ESB appreciates that our proposed offshore wind sites have the potential to impact some fishing activities both during the development, planning and construction stages as well as during the operational and subsequent decommissioning phases of our projects. We are currently trying to identify what those impacts might be so that we can take all steps possible to minimise and mitigate against them, both within the wind turbine array area and also along the electricity export cable corridor(s).
During site investigation surveys, wind farm construction works and cable laying it is envisaged that some restrictions will be required to facilitate safe operation of the associated vessels and construction/installation teams. ESB will agree an approach for these activities with the relevant fishers and other marine users associated with any of our proposed projects in advance of any such works. ESB will never carry out works that may impact the fishing community without first engaging appropriately.
During operation of any of our wind farms, persistence of largely normal, unhindered fishing activity is the aim for ESB, but we appreciate this will be dependent on a number of factors, e.g. turbine array spacing, location of grid cables, whether or not the turbines are bottom-fixed or floating, etc. Gaining a proper understanding from fishers of how our project sites have been and are being used – both in terms of location and type of activity – is, therefore, a key input into the site design process. In that regard we would very strongly encourage all interested parties to make contact with ESB so that we can both try to attain a better understanding of how we can pursue our interests mutually.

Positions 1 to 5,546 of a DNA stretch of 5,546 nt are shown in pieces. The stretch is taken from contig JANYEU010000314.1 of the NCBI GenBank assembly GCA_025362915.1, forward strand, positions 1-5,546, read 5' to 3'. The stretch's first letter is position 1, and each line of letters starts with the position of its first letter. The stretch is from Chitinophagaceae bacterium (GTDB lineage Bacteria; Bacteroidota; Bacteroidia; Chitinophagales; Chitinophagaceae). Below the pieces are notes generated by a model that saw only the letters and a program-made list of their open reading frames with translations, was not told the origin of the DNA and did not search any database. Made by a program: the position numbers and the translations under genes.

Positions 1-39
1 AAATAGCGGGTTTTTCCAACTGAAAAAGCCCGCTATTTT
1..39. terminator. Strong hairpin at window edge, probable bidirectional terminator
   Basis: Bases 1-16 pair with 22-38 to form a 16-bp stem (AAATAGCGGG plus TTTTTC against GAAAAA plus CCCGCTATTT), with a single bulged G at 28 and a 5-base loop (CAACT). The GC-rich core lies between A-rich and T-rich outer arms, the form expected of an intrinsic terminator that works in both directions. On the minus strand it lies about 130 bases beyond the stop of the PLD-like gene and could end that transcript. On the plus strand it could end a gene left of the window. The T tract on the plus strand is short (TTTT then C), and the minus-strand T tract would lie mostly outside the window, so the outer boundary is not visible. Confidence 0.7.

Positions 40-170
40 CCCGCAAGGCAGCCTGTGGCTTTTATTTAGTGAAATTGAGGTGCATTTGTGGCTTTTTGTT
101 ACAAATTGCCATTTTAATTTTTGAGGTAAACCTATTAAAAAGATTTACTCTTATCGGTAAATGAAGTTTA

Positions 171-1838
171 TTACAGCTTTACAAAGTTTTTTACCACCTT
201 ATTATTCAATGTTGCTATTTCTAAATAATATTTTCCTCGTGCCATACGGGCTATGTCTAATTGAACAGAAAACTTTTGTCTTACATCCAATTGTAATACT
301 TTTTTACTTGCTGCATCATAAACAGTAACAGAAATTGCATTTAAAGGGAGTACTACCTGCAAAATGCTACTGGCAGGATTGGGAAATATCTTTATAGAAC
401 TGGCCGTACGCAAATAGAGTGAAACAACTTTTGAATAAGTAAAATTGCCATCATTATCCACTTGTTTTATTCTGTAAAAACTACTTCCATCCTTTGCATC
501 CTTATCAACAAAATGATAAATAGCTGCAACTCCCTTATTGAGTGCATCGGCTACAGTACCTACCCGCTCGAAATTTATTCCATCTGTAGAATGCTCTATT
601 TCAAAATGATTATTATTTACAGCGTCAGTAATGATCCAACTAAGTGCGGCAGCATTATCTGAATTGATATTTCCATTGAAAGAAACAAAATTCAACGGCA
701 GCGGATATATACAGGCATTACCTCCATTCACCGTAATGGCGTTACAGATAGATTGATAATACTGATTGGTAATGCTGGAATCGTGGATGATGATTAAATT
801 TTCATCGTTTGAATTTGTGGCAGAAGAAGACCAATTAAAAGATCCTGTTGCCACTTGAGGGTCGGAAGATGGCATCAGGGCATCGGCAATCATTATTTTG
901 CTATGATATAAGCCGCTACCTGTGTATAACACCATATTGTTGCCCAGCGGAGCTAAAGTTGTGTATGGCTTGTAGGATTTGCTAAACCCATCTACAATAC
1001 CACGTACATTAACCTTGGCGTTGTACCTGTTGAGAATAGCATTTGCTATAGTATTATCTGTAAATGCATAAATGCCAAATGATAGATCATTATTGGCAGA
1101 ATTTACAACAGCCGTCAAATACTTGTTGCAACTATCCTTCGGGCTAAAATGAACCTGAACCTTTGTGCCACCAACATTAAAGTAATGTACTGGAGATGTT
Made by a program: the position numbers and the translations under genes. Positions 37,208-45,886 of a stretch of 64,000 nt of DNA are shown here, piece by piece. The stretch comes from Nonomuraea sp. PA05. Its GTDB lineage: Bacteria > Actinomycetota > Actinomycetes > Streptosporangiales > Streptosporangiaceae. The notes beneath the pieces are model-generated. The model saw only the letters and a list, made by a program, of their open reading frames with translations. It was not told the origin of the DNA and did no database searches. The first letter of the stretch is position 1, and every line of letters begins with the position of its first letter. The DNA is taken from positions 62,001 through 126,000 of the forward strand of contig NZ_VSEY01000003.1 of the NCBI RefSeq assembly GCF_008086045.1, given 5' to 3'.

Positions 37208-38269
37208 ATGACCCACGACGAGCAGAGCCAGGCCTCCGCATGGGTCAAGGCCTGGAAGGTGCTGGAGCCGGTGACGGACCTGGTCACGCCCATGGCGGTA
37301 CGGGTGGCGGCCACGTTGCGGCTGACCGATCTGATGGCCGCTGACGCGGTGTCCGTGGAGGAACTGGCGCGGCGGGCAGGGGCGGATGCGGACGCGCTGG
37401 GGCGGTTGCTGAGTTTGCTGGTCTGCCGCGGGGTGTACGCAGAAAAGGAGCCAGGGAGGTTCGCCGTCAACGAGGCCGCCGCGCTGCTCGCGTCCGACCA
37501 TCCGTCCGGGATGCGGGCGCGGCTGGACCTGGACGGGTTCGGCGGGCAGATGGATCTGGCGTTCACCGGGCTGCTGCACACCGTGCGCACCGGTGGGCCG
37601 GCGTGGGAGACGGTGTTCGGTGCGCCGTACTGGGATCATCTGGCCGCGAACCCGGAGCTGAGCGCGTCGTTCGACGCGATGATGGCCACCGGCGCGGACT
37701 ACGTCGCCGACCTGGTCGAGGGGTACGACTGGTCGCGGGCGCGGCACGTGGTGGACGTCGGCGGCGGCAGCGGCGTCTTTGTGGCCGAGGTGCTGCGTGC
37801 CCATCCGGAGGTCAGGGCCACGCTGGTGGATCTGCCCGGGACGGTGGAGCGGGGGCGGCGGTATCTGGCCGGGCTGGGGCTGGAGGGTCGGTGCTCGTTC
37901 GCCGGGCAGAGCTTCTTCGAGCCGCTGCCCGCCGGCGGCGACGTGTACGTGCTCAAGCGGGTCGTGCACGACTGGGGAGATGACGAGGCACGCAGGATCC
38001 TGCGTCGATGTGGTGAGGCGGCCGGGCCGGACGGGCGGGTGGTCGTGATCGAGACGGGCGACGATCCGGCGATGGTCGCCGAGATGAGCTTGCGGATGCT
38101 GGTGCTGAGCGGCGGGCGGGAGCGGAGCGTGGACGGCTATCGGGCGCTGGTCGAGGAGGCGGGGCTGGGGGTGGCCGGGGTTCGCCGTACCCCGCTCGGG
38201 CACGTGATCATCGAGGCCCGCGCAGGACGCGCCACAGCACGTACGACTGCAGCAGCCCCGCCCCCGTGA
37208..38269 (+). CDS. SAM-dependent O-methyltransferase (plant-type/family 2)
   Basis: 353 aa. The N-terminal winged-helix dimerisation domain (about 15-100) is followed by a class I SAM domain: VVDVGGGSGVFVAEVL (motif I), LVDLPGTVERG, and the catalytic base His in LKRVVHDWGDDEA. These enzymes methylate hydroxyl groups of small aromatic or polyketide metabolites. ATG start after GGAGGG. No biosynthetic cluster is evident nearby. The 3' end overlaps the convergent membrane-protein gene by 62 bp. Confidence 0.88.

Fisheries engagement to date
Correspondence was issued to the Fish Producer Organisations and the Regional Forums in advance of our Foreshore Licence applications being submitted, and updates have also been provided to the POs and Forums regarding the Foreshore Licence public consultations. We presented on our projects to representatives of the KFO, IFPO and ISEFPO in November last year, and hope to present to ISWFPO, NIFA and NIFO over the coming weeks. We have commenced port visits relative to our Sea Stacks, Helvick Head and Celtic projects, and these will continue over the weeks and months ahead for these and our other two projects. In addition, we plan to launch virtual consultation rooms for each of our five projects over the months ahead. These will be open for a 6-week period, with the aim of providing the general public with specific details on our plans and to give everyone an opportunity to input into our projects. We plan to host a webinar on each project close to the end of the 6-week consultation period. Again, please keep an eye on the webpages for updates.
ESB’s Stakeholder Manager on the five projects is Brian Hegarty. Brian can be contacted by emailing email@example.com or by calling +447980567980.
ESB will have a stand at the Irish Skipper Expo in Limerick at the end of March, and we look forward to meeting with you there. We will be located at stand 130.